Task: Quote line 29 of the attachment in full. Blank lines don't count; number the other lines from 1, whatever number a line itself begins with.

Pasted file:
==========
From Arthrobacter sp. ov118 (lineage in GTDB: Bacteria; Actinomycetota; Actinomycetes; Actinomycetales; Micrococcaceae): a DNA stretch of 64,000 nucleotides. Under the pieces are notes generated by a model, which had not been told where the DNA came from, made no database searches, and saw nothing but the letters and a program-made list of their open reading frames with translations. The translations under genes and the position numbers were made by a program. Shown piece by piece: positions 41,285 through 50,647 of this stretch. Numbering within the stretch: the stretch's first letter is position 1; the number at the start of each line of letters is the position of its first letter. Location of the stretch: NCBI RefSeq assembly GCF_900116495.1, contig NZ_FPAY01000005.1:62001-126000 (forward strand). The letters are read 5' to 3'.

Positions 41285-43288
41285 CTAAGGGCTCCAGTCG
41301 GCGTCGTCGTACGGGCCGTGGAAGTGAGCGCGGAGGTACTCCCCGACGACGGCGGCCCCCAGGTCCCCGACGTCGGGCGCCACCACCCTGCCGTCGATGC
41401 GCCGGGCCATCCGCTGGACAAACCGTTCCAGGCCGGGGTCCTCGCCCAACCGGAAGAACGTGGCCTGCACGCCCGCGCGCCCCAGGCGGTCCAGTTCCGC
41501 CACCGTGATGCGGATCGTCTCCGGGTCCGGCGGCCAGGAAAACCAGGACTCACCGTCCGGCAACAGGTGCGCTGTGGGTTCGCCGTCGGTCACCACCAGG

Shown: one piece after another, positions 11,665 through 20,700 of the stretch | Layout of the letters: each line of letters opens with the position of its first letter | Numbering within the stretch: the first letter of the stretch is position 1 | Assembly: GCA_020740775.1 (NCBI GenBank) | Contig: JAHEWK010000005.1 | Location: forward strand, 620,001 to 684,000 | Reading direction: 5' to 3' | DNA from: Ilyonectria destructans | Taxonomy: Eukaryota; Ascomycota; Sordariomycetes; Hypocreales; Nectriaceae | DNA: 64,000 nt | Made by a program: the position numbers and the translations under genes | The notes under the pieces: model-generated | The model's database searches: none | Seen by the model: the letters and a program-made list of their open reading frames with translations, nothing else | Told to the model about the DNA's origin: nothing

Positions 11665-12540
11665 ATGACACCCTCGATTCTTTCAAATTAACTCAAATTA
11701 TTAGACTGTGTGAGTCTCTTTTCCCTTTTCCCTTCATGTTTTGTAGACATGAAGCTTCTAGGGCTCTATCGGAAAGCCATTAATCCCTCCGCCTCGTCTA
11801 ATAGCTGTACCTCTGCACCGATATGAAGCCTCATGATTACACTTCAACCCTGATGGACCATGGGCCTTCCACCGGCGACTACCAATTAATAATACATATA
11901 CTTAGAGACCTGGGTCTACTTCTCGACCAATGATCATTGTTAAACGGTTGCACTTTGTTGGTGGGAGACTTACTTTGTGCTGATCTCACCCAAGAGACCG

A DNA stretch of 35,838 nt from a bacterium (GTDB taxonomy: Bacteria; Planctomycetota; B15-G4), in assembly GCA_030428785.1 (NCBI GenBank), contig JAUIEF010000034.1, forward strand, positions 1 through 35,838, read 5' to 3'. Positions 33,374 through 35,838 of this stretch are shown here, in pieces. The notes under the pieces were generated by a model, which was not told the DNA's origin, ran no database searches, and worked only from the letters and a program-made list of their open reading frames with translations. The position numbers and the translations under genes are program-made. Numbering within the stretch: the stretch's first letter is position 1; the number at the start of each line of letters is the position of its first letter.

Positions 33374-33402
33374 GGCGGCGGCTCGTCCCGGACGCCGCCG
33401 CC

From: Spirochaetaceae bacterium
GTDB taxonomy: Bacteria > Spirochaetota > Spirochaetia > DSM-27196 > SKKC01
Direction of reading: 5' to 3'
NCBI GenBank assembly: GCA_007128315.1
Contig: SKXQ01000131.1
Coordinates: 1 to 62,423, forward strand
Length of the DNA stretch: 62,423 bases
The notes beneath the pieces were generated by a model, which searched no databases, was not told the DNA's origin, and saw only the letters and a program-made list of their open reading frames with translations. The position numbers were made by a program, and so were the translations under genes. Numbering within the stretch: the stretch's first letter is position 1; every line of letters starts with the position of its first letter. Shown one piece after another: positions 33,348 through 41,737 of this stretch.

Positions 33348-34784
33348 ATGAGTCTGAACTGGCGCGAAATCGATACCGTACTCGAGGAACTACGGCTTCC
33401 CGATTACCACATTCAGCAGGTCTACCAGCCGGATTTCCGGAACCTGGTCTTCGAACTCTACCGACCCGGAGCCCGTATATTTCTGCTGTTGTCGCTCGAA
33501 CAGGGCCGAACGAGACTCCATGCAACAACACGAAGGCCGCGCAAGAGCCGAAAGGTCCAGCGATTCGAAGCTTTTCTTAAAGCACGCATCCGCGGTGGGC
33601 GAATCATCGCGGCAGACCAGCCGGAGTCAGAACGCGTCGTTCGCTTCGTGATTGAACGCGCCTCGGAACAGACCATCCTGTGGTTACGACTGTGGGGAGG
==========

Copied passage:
33601 GAATCATCGCGGCAGACCAGCCGGAGTCAGAACGCGTCGTTCGCTTCGTGATTGAACGCGCCTCGGAACAGACCATCCTGTGGTTACGACTGTGGGGAGG